Make the point that some words describe pleasant, easy-to-manage feelings, and some describe
unpleasant, more difficult-to-manage feelings. Tell them that, in your experience, one of the hardest
feelings to manage is anger. Tell them that they will have a chance to make an anger management plan

Day Five:    Anger Management Plans
Say something like, “We are going to spend a lot of time together this year. All sorts of feelings
will come out during our work together. One of those feelings might be anger. Just because
people get mad sometimes, it doesn’t mean that we stop caring about each other. People usually
get mad because they want to do something, and something or somebody interferes with their
plan. People also get mad if he/she feels disrespected or made to feel that his/her feelings
don’t matter. My goal in our class is to find solutions to problems and respect people’s feelings.
Why don’t we spend some time talking about a plan now, while we’re calm, so that we’ll know what
to expect when we get frustrated or annoyed later. We call this an anger management plan.”

You could begin by stating your own anger management plan. You could put three columns on the board,
“What makes me mad”, “What doesn’t work”, and “What I will do”. Point to the first column. Say,
“Sometimes, at school, teachers become frustrated and annoyed when they want to teach
something, and people aren’t paying attention. When I ask for people to listen, and they don’t, I
get frustrated.” Point to the second column. “Sometimes, teachers yell at people, threaten people,

                Created by Rick Lewis, The School District of Palm Beach County, The Department of Safe Schools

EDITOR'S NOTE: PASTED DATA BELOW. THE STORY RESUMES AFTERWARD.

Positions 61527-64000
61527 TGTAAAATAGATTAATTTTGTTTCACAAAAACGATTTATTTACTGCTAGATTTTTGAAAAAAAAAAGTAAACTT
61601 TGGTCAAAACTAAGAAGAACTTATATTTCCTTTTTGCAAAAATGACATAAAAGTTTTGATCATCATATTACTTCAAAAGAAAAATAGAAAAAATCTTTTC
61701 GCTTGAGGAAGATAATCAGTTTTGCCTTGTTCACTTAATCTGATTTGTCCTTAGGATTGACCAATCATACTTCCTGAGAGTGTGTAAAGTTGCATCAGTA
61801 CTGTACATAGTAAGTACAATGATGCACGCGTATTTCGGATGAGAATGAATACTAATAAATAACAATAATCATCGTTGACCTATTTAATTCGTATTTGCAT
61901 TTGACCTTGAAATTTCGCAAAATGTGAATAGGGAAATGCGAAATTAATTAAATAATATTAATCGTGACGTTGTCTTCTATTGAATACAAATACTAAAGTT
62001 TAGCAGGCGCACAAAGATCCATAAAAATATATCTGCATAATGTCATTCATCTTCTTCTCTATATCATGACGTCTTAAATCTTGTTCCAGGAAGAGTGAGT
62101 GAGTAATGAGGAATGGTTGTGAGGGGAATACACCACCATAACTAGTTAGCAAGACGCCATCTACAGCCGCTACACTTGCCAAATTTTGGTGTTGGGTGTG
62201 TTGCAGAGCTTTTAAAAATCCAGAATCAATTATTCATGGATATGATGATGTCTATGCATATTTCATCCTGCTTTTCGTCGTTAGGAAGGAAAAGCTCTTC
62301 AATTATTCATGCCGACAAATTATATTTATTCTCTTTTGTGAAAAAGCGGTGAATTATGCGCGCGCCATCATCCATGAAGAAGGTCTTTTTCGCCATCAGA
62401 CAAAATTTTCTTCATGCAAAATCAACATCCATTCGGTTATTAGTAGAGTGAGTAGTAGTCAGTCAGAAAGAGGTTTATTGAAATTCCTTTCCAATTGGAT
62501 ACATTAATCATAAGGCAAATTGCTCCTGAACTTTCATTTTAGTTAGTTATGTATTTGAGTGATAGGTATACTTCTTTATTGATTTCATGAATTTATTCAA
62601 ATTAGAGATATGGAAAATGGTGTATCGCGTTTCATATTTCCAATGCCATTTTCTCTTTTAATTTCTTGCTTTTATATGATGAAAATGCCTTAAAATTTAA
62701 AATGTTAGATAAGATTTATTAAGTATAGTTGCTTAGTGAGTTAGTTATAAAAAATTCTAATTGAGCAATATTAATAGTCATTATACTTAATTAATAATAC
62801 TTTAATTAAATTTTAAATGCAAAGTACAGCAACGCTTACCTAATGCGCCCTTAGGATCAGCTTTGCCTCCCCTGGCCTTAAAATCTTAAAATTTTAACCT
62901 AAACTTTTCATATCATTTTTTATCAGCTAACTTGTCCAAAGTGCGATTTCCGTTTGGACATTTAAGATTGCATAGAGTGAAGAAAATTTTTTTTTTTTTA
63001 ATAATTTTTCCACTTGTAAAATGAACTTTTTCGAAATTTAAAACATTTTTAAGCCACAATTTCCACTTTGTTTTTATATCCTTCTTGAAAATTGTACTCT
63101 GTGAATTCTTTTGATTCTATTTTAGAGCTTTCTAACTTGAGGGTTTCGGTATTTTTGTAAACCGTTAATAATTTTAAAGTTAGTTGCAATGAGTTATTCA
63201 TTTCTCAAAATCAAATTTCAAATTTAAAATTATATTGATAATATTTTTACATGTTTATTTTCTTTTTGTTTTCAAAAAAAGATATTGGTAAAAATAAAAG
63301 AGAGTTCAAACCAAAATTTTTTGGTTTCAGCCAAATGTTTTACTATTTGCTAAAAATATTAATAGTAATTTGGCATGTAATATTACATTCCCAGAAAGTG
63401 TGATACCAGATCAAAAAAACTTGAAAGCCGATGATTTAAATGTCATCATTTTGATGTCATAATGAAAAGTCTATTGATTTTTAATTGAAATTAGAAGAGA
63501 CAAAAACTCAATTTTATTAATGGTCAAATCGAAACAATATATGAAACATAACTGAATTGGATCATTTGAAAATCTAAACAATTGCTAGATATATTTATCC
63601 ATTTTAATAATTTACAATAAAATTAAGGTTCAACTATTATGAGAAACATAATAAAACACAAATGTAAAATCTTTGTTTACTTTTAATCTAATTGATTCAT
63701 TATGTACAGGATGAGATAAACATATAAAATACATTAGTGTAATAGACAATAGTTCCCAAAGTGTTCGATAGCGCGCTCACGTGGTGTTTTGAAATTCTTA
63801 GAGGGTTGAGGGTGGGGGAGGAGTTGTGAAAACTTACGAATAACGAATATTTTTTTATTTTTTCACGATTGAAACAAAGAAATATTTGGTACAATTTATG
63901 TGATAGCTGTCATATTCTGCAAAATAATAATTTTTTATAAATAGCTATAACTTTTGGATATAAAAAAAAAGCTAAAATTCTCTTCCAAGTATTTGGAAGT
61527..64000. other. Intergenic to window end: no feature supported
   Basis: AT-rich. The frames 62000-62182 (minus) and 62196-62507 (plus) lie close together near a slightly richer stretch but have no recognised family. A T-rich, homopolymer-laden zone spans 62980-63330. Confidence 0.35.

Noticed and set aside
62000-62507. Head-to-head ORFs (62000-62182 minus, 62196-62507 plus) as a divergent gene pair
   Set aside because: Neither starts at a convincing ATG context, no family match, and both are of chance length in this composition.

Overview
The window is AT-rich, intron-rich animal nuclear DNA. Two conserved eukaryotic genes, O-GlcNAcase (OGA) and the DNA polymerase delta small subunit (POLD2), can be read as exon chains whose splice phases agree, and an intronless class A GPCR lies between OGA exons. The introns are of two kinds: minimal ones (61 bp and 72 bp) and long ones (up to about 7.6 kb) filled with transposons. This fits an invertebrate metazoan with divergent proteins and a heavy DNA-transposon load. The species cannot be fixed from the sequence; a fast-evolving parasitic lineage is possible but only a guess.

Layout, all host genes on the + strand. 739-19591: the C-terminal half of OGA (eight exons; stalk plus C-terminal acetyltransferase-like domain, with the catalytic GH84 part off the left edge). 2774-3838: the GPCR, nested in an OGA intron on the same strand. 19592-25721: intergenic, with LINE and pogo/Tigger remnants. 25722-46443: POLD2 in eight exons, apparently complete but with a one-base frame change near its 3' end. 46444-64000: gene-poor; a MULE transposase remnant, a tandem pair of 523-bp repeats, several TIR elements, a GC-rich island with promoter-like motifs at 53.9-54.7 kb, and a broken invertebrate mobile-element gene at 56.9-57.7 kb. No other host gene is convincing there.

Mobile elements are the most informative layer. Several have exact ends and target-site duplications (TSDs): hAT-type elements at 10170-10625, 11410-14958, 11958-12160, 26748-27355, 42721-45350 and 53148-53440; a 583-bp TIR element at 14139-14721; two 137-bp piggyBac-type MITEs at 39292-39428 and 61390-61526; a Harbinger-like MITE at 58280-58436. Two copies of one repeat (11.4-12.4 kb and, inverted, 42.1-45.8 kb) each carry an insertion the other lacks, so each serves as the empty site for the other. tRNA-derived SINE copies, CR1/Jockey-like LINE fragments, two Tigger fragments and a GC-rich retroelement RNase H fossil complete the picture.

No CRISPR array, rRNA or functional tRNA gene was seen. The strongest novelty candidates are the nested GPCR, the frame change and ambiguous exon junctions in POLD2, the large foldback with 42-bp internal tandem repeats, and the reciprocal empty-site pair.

(561) 982-0920, PX 50920, lewisr@palmbeach.k12.fl.u

raise their voices to the whole class, and generally act angry all day. Nobody likes
that...especially me. I want to feel good at work.”
Point to the third column. Say, “Here’s what I intend to do. If I feel myself getting frustrated,
I will take three deep breaths. I will say to myself, “I know there is a good solution to this
problem”, then I will talk to the person privately about the situation. I will not embarrass
him/her in front of his/her friends. We will work out the problem.”
Ask the students to do their own anger management plans at their seats. Ask them to consider in-
class and out-of-class situations. After a few minutes, solicit responses from those students who want
to share elements of their plan. Look for common strategies such as postponement, positive self-talk,
relaxation, distraction, etc.. Offer encouragement and positive reinforcement.

Day Six:       I-Messages and Other Communication Strategies